[show abstract] [hide abstract]
ABSTRACT: To determine whether patient outcomes after endoscopic staple-assisted diverticulectomy(ESD) were correlated with demographic or disease-specific patient characteristics.
Retrospective chart review with followup.
A survey was sent to all eligible subjects who had undergone ESD from February 1995 to June 2004 to gather information about their postoperative weight, diet, dysphagia symptoms, distress, and overall satisfaction.
Thirty-five individuals responded(49% response rate) at a mean of 29 (range,3-83) months postoperative. There was a significant reduction in the following symptoms: food avoidance,regurgitation, dysphagia for pills, choking, coughing,difficulty finishing a meal, heartburn/reflux, and halitosis. There was no significant difference for dysphonia.Swallow-related distress had decreased from a preoperative level of 7.86 to 2.23 at follow-up (P <.001). Overall satisfaction with the surgery was high. There were no significant differences in outcome by any demographic characteristic, duration of preoperative symptoms, presence of gastroesophageal reflux disease, Zenker's diverticulum size, time since surgery,or number of surgeries. Ninety-one percent of subjects reported improvement in their swallowing after surgery, but 22% reported some decline since that time. Symptomatic subjects reported significantly higher swallow-related distress and lower satisfaction(P < .01). Preoperative variables were not correlated with a return of symptoms. Individuals who underwent multiple procedures had similar levels of benefit and satisfaction as those who underwent a single ESD procedure.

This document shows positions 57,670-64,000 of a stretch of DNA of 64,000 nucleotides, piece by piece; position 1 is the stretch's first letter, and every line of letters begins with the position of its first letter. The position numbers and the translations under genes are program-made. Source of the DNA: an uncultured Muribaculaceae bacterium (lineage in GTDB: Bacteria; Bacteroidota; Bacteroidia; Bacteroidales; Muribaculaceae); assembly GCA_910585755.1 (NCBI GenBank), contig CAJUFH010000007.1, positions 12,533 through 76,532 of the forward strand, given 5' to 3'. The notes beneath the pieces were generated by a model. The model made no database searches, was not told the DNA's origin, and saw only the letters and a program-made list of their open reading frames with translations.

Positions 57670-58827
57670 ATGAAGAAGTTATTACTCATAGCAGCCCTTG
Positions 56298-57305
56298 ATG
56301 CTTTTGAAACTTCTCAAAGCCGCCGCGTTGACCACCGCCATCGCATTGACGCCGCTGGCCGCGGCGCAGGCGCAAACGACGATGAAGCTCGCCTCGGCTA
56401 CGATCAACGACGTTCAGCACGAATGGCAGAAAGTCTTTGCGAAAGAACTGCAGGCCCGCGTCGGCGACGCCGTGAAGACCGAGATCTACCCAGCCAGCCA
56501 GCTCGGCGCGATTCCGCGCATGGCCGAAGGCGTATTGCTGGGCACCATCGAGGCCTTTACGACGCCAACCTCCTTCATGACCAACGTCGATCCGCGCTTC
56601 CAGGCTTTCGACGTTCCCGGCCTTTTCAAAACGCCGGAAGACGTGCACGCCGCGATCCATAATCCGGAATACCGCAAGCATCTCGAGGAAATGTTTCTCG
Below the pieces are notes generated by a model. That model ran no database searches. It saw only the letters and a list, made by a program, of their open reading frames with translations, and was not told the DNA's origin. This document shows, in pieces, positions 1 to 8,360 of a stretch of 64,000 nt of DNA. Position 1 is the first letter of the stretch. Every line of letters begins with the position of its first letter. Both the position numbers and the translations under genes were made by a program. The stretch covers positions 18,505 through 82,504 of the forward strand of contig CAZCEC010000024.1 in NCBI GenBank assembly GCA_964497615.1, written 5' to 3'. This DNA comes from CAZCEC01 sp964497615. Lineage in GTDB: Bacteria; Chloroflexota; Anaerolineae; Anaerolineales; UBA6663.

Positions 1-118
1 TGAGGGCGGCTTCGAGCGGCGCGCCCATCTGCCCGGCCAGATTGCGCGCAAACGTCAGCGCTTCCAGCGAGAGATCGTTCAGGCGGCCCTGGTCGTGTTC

ESD results in high levels of patient satisfaction, significant reduction in postoperative symptoms, low levels of complications,and the opportunity to safely and successfully repeat the procedure if necessary.
The Laryngoscope 04/2007; 117(4):617-22. · 1.98 Impact Factor